Cycling for Children
Moira Bailey of London is 52 years old. She’s asthmatic, didn’t own a bicycle and hadn’t ridden a bicycle in over 30 years. Thus it was more than a little extraordinary that she took on cycling in Kenya for the International Childcare trust. She was facing both getting in shape and raising the minimum £8,000. In Landmark’s Team Management Leadership Program, she realized that she couldn’t do it all herself, and she put together a team as her game in the world to make it happen. She named her game Cycling for Children 2008.
She and her team created fun events which they sold tickets to to raise money, including a Queen tribute concert, an Elvis event, and an event that featured salsa dancing and flamenco guitar. Bailey came out of her comfort zone of friends and family and began inviting strangers to participate in the project.
Said Bailey: “More and more I can see when I create inspiring big games people want to participate and they show up as being generous and extraordinary.”
Bailey’s actual trip to Kenya featured a grueling (412 km in five days) but inspiring week of cycling through the beautiful Kenyan countryside. At the end, the riders got to go to the International Childcare Trust project site,where ICT was working with WEAEP – Western Education, Advocacy and Empowerment Project, a Kenya-based, child-centred NGO. It is estimated that there are around 800,000 orphaned and vulnerable children in Kenya’s Western Province.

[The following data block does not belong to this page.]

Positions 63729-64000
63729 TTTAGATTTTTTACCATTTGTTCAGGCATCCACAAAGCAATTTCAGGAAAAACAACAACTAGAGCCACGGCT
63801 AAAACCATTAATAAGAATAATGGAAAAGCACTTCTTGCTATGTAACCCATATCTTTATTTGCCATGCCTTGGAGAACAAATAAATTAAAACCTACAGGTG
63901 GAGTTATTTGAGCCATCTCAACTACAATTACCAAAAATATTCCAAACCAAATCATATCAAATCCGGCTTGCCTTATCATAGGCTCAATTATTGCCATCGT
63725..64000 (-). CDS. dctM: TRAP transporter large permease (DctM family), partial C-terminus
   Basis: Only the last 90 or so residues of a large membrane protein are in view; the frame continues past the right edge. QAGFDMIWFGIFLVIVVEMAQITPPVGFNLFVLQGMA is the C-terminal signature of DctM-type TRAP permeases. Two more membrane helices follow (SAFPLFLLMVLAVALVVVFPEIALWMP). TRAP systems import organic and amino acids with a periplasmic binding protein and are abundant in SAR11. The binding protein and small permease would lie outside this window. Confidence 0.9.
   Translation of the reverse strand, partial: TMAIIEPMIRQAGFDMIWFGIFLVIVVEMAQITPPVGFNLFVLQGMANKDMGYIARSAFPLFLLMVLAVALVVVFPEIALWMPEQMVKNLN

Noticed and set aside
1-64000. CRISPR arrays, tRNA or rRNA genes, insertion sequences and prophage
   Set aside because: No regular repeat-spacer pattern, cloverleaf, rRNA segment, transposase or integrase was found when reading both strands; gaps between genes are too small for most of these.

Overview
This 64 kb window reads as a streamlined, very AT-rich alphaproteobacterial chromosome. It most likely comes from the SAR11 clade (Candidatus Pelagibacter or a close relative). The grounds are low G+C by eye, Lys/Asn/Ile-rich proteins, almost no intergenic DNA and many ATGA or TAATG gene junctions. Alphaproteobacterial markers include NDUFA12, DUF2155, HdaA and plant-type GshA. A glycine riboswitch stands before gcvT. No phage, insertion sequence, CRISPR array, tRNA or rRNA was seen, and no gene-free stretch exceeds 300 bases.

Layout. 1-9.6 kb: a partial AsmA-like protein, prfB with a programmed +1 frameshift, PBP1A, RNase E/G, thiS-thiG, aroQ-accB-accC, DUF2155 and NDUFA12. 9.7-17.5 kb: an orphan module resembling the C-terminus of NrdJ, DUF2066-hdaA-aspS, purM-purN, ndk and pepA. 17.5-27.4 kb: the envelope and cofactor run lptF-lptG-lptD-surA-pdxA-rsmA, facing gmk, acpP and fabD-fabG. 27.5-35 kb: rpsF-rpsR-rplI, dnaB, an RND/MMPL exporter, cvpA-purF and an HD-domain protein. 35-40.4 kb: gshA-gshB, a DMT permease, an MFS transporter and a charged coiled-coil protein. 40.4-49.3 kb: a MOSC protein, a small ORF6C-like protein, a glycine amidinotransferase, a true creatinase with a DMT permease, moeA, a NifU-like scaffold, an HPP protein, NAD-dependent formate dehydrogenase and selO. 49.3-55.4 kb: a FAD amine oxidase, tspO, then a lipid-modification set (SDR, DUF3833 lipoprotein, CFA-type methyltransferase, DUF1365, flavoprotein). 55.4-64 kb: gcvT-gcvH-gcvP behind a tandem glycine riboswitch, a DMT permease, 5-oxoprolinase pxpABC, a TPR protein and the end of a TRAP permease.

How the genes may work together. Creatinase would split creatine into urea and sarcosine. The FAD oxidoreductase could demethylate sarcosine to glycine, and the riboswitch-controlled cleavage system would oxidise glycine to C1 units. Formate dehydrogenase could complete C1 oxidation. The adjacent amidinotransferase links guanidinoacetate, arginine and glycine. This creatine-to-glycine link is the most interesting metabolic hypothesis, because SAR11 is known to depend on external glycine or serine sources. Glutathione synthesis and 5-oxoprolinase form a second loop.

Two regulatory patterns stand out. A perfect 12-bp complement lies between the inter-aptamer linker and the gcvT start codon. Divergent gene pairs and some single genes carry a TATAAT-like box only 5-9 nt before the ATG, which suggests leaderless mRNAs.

The aim of the project is to build a Child Protection and Community Centre, to provide care and improve quality of life for orphans and vulnerable children suffering from extreme poverty, disease, abuse and neglect. When complete, the centre will provide access to basic rights and protection to 500 children and young people per year by offering: consultation and assessment of needs and aspirations; psychological therapy; legal advice and child protection; rescue services for girls abused by violence; linking orphans to foster parents/guardians; community training in child rights and protection; and integrate/place orphans and street children in formal education. The centre will provide vocational training to vulnerable youngsters at risk and provide toolkits for those who successfully complete their courses, enabling them to find work or become self-employed.
Bailey ended up raising over £12,500 for the International Childcare Trust. But she didn’t stop there. She is setting up a September 27 event back in the UK to raise more money for the organization. Watch the video below to see Bailey speak about Cycling for Children.
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